UMass Amherst Education Professor Co-edits Journal on 50-Year Impact of Pivotal 1965 Education Law

Kathryn A. McDermott, professor in education policy at the University of Massachusetts Amherst, has co-edited a 50-year retrospective on the impact of the Elementary and Secondary Education Act of 1965 (ESEA).

McDermott was joined by David A. Gamson of Pennsylvania State University, and Douglas S. Reed of Georgetown University in editing the current issue of RSF: The Russell Sage Foundation Journal of the Social Sciences, and in writing the lead article, “The Elementary and Secondary Education Act at Fifty: Aspirations, Effects, and Limitations.”

ESEA was a key component of President Lyndon Johnson’s War on Poverty and was designed to aid low-income students and to combat racial segregation in schools. Over the last several decades, the ESEA has become the federal government’s main source of leverage on states and school districts to enact its preferred reforms, including measures such as standardized testing, write McDermott and her colleagues.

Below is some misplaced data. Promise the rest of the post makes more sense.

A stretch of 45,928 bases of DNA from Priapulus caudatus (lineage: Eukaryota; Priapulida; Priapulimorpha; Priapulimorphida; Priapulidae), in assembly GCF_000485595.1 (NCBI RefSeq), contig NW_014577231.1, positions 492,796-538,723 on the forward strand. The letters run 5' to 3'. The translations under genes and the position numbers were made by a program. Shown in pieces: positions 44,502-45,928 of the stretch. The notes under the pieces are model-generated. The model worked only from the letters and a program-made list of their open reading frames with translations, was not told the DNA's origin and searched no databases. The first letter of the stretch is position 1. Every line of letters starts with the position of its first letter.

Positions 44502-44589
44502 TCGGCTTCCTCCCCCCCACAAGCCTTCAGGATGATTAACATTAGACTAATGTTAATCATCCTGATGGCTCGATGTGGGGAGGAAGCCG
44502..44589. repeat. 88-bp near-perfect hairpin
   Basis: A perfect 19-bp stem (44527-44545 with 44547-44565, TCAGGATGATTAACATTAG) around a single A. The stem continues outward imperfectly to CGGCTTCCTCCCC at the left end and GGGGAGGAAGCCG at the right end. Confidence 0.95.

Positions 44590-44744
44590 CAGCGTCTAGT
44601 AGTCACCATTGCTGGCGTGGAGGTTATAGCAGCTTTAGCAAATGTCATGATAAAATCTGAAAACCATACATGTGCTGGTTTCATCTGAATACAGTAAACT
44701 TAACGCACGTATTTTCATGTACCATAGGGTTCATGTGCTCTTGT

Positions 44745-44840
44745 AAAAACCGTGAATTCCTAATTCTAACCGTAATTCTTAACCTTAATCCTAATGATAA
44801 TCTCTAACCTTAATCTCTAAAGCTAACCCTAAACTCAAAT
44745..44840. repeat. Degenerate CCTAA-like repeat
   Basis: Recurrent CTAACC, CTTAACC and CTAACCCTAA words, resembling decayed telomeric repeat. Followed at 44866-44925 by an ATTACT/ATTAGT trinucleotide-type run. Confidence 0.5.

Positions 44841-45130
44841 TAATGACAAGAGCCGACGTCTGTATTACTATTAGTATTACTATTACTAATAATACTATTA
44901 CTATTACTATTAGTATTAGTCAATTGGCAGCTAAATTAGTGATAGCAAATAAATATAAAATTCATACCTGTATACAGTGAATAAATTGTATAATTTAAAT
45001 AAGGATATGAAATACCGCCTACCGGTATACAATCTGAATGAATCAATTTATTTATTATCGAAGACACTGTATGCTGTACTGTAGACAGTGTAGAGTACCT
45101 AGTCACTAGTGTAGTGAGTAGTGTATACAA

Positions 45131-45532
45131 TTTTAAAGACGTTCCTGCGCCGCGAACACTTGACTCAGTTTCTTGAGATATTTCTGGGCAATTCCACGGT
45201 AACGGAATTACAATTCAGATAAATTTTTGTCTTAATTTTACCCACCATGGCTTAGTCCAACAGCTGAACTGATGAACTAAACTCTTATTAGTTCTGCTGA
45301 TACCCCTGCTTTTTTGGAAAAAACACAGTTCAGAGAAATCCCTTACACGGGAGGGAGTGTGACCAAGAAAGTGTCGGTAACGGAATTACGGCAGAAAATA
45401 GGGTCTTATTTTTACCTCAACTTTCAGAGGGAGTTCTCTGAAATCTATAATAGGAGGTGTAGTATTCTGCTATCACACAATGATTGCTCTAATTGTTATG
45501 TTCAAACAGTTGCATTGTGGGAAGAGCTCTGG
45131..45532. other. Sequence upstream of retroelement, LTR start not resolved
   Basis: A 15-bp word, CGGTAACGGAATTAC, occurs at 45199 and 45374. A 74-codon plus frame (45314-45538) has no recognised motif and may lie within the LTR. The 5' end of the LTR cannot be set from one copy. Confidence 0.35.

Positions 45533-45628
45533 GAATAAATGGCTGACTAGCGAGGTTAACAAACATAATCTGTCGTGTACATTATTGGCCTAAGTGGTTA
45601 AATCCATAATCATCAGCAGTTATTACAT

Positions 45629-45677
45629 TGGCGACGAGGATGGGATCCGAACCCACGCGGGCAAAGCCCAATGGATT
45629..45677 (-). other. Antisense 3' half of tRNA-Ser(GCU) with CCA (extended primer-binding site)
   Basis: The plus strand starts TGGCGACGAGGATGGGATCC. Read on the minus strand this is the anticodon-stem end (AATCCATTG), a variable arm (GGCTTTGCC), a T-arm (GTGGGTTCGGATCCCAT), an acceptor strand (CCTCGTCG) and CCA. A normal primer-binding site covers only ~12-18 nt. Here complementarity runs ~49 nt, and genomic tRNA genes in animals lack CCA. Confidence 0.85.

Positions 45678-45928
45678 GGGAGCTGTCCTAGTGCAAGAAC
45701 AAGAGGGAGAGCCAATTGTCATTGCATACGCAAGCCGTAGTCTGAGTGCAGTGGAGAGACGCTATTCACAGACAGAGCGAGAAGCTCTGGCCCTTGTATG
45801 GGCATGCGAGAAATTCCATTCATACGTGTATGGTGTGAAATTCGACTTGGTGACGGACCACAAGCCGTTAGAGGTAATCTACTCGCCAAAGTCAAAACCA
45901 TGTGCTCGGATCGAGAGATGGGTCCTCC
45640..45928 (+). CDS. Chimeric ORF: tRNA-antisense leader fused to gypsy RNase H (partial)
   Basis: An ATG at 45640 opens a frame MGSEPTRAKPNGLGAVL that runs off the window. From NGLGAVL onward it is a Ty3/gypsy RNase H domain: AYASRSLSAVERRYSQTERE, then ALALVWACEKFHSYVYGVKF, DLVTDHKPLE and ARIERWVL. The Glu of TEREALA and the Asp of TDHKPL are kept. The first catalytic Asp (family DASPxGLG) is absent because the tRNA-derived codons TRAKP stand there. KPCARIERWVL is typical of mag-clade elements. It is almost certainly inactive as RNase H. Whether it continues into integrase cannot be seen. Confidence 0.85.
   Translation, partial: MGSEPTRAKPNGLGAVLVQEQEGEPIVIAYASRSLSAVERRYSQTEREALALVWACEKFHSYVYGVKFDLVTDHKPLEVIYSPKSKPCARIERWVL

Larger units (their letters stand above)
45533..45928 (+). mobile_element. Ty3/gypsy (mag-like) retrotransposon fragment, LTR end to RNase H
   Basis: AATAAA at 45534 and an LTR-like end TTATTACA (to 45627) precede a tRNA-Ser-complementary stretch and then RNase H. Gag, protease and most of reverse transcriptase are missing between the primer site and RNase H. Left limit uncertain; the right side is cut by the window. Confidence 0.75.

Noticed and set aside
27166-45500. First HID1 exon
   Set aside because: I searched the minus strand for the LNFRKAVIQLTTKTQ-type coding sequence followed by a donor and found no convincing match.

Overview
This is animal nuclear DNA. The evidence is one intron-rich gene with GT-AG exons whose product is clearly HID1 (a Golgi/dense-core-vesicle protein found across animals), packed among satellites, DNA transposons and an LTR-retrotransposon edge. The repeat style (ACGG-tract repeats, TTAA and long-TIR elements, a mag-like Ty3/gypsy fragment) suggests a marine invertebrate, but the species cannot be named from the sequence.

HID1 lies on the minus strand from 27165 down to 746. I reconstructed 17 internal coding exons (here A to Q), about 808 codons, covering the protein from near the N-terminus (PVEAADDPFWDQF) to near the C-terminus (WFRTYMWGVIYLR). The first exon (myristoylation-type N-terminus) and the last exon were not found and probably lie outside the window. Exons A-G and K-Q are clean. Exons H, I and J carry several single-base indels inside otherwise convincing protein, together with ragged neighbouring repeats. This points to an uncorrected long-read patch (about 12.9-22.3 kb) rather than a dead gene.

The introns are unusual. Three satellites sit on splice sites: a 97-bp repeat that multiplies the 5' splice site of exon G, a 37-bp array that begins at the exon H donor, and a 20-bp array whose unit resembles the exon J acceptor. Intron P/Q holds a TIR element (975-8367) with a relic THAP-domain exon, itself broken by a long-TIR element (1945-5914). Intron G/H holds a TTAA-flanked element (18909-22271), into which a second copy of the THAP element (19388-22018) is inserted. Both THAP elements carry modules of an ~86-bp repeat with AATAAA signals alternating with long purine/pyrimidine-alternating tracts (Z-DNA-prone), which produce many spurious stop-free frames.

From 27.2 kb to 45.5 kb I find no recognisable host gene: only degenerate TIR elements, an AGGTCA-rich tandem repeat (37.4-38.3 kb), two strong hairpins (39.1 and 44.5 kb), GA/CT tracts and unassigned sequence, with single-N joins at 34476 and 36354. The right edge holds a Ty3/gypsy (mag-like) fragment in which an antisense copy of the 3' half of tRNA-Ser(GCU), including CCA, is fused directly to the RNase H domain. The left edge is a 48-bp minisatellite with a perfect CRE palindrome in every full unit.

Bringing together research on the successes and shortcomings of the ESEA, the issue offers new insights into federal education policy and demonstrates that this landmark legislation remains a powerful force in the lives of educators and students 50 years after its initial implementation.

McDermott and her colleagues examine the historical evolution of the ESEA, its successes and pitfalls, and what they portend for the future of education policies. The issue also investigates the unintended consequences of the ESEA and offers solutions to offset them, and in the process takes on issues such as standardized testing mandates and the neglect of minority students and second language learners.

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